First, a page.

It is a feature of cultural ecology that so many people fall victim and are enslaved by grass, an ostensibly powerless, weak and vulnerable being.

Paul Robbins in his book 'Lawn People' explains, with particular reference to the US, what the relationship between people, grass and land says about the relationship of urbanised Homo sapiens to nature. From this perspective he deals with the vexed question of behaviour change needed for living sustainably.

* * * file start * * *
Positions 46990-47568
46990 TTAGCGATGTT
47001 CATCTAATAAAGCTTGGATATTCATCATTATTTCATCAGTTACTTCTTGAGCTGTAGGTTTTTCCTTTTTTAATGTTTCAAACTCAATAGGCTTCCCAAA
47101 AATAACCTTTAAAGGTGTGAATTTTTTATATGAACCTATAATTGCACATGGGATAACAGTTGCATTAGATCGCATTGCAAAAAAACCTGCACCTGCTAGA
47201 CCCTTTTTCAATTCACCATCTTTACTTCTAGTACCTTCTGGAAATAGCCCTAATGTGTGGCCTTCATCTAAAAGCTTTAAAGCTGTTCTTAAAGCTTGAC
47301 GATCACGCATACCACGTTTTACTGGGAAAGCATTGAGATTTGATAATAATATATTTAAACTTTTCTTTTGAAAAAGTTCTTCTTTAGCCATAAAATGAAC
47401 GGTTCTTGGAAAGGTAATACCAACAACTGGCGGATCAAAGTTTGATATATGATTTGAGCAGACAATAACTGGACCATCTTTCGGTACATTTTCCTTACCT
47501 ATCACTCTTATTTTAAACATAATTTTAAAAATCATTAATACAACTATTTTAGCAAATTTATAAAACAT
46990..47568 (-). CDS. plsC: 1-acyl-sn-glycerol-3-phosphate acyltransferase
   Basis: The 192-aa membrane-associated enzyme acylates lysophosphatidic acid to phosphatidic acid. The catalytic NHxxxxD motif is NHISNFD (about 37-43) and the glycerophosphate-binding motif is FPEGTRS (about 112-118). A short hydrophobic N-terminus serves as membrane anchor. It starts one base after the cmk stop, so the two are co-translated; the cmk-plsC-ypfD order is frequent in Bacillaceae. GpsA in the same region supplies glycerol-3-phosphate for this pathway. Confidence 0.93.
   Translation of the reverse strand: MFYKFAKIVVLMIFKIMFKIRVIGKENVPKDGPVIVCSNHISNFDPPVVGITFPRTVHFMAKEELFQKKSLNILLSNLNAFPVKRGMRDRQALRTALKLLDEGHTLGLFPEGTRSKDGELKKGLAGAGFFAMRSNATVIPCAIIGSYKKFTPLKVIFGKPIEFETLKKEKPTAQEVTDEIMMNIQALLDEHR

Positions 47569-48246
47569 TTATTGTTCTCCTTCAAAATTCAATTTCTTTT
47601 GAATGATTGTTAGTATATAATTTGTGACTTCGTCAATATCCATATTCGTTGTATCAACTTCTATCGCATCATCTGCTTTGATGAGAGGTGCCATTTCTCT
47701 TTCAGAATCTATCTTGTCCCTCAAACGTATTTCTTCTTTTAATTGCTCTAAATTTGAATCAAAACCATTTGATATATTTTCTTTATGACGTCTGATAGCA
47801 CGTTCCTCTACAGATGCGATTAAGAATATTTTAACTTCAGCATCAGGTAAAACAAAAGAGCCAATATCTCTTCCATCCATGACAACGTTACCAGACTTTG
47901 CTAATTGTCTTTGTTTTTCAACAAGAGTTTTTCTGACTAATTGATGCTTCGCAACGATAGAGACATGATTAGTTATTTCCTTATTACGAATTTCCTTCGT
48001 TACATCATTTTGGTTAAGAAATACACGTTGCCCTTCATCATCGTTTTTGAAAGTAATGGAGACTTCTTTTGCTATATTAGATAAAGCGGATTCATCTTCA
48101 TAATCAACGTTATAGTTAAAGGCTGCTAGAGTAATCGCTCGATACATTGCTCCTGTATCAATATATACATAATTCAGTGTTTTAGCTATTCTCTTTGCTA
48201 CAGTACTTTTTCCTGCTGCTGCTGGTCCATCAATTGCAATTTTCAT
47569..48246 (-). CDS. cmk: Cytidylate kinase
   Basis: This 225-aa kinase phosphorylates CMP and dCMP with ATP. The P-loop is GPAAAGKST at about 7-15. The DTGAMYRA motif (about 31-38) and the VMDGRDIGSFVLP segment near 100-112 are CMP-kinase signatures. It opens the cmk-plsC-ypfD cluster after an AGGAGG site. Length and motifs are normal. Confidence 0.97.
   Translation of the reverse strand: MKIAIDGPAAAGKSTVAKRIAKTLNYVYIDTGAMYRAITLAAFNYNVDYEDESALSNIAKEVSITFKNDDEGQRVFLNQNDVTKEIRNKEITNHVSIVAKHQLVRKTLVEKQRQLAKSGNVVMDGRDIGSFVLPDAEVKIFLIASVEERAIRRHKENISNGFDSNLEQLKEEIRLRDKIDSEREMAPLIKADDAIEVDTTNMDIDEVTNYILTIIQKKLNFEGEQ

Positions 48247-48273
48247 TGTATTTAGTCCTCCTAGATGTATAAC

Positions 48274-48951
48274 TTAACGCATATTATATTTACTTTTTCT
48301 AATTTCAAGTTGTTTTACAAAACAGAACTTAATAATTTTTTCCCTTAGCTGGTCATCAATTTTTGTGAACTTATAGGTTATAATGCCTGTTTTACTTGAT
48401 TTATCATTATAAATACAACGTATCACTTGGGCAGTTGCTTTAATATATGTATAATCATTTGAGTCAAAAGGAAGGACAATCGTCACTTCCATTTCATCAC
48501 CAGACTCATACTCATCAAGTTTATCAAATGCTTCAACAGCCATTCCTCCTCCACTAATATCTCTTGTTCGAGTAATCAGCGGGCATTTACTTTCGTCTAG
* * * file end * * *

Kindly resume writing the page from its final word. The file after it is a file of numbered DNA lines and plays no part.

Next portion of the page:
In terms of the urban cultivation of grass the question becomes "How can we rethink lawns? And in doing so, how might we begin to remake ourselves politically?” The answers lie with the complex ecological, economic, political, and sociological relationships of turf grasses to homeowners, their communities, the lawn-care industry, and the pesticide and fertilizer manufacturers.